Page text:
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Special Legal Feature

Impact of the
Illinois Lobbyist Registration Act

On the Activities of
Park District Officers, Employees and Contractors

by Nancy L. Kaszak

The 1993 amendments to the Illinois Lobbyist Registration Act made many significant changes in the registration and reporting requirements for lobbyists in Illinois. In spite of these changes, the impact on municipal, park district, school district and other local governmental officers and employees has been reduced substantially because of regulations issued by the Illinois Secretary of State. These regulations exempt elected or appointed officers or employees of national, state, county or local political subdivisions who lobby State government within the scope of their office. Nevertheless, local governmental officials and employees should be aware of these changes in the law and the potential effect on their activities.

If you have questions that you believe are not fully answered in this article, please call Ancel, Glink, Diamond, Cope & Bush, P.C. at (312) 782-7606. The questions that you have are likely to be shared with others involved in local government.

This article is an attempt to provide guidance to park district officers, employees and contractors on the 1993 amendments to the Illinois Lobbyist Registration Act (Act) on their activities. The amendments, which became effective January 1, 1994, made several significant changes. First, the amendments expand lobbying to include communications to certain executive and administrative officials. Second, the definition of lobbying activity is expanded from activity to "promote or oppose" to include activities to influence and create good will. Third, the amendments impose more stringent disclosure and itemization of expenditures by those required to register as lobbyists.


The first issue that a local governmental officer, employee or contractor needs to address is whether he or she is required to register as a lobbyist. Unless a person or their employer is exempt, a person who undertakes to influence executive, legislative or administrative action by a direct lobbying communication with certain elected state officials and certain aides to those officials must register as a lobbyist with the Illinois Secretary of State (25 ILCS 170/3; 2 111. Admin. Code §560.200). To determine whether you fall within the requirement, you must answer four questions. If you do not satisfy the first three requirements or if you fall within one of the exemptions, you are not required to register as a lobbyist.

1. Am I communicating with a state official who is covered by this Act?

The Act provides that members of the General Assembly and Constitutional Officers, the chiefs of staff and cabinet members of Constitutional Officers are covered by the Act (25 ILCS 170/2 (c)). The Illinois Secretary of State has issued guidelines that specify the job titles identified by the Constitutional Officers as covered by the Act. If you are not communicating with an official covered by the Act, you need not register.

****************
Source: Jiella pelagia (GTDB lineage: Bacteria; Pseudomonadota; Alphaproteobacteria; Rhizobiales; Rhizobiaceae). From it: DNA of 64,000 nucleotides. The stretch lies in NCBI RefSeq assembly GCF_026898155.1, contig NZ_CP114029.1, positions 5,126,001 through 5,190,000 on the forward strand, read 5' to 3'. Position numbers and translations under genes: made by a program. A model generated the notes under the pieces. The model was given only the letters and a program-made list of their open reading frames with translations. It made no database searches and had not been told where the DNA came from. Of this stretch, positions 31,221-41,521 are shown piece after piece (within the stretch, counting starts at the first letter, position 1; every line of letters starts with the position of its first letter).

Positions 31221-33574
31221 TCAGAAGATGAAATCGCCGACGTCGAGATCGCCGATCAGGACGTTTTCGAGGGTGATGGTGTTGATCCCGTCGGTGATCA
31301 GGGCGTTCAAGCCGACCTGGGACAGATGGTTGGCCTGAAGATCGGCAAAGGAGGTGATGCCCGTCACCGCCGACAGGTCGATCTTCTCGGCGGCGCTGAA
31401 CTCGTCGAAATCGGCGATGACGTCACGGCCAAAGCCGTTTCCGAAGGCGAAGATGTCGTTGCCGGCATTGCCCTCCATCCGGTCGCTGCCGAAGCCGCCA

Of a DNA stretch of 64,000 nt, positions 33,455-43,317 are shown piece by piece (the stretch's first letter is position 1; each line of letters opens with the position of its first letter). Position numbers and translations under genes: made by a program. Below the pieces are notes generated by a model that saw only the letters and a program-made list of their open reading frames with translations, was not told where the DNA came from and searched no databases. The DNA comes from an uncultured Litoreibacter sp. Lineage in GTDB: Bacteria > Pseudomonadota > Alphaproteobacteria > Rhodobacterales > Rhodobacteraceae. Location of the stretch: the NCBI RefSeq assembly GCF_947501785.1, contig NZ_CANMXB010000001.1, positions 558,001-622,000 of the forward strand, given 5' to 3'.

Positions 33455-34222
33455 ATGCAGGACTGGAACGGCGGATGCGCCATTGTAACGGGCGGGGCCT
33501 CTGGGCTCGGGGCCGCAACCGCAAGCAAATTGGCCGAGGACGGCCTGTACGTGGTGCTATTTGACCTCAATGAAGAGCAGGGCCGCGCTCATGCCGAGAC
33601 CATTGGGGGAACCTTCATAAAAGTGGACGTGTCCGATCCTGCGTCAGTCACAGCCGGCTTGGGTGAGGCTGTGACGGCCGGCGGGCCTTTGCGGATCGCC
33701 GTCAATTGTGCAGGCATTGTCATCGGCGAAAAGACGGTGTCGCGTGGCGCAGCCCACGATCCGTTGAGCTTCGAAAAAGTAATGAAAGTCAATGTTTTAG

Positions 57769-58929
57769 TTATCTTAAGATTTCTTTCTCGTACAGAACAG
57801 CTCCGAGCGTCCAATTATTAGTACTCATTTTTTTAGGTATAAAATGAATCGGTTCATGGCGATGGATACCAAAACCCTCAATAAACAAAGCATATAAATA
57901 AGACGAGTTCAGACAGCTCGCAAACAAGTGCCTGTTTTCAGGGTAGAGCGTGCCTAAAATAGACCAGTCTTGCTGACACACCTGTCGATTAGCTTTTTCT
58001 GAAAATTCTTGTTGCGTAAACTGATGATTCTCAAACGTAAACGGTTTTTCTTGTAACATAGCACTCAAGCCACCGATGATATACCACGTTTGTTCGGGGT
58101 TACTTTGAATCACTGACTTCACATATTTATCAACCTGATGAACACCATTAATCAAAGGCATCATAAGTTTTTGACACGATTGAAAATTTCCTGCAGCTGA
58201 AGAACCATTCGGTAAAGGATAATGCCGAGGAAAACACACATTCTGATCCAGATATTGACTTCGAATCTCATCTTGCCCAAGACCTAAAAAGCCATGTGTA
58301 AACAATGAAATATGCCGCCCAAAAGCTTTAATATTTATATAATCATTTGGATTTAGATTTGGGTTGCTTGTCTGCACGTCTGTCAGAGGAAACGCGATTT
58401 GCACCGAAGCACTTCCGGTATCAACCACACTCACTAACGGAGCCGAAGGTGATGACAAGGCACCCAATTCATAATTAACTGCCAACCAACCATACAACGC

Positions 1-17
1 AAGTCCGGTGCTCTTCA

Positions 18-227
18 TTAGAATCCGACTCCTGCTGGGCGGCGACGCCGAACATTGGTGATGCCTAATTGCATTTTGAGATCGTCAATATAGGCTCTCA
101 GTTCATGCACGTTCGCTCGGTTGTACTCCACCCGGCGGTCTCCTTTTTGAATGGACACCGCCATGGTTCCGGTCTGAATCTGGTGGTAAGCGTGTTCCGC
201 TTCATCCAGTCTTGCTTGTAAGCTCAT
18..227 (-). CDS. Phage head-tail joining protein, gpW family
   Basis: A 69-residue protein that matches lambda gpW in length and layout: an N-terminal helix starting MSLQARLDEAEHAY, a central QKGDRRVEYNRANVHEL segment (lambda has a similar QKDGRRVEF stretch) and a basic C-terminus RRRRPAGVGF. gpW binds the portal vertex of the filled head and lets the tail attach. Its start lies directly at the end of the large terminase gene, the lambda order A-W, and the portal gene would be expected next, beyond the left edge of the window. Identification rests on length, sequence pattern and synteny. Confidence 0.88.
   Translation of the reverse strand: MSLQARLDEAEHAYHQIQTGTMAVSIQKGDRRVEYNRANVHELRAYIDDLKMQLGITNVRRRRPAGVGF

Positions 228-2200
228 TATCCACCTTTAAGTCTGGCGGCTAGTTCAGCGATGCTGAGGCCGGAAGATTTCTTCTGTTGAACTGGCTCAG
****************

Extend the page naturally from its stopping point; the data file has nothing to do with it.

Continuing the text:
2. Am I engaging in a direct lobbying communication that is covered by the Act?

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A direct lobbying communication is defined in the regulations very broadly (2 111. Admin. Code §560.100). The Act covers activities involving the direct contact of covered officials in person or by letter, telephone or other electronic medium for the purpose of influencing executive, legislative or administrative action. "Influencing" is defined in the Act and the regulations as a communication, action or reportable expenditure to promote, support, affect, modify, oppose or delay such action or to promote good will with the covered officials (25 ILCS 170 (f); 2 111. Admin. Code §560.100).

While this definition is very broad, the regulatory definition of "direct lobbying communication" specifically exempts correspondence or contacts of a routine nature when the person is exercising the right of a citizen to lawfully petition a member of the General Assembly or member of the executive branch, provided the person is not a hired lobbyist and the activity is not done in conjunction with a reportable expenditure. The regulations fail to define "routine" contacts. Certainly, regular newsletters, reports and meetings should fall outside the scope of covered communications. If you are not engaging in direct lobbying communication, you need not register.

3. Am I seeking to influence an action covered by the Act?

There are three types of governmental actions that are covered by the Act. "Executive actions" include actions involved with the preparation, drafting, amending or modification by a state entity of a rule, regulation, order, decision, agreement or a quasi-legislative or quasi- judicial action or proceeding (25 ILCS 170/2(g)). "Legislative actions" include the development, drafting and review of a bill or other matter considered by the General Assembly (25 ILCS 170/29 (h)). "Administrative actions" means the execution or rejection of a rule, regulation, fee, contract or other delegated legislative or quasi- legislative action by any executive agency, department, board or commission of the State (25 ILCS 170/2 (i)). If you are not seeking to influence such actions, you need not register.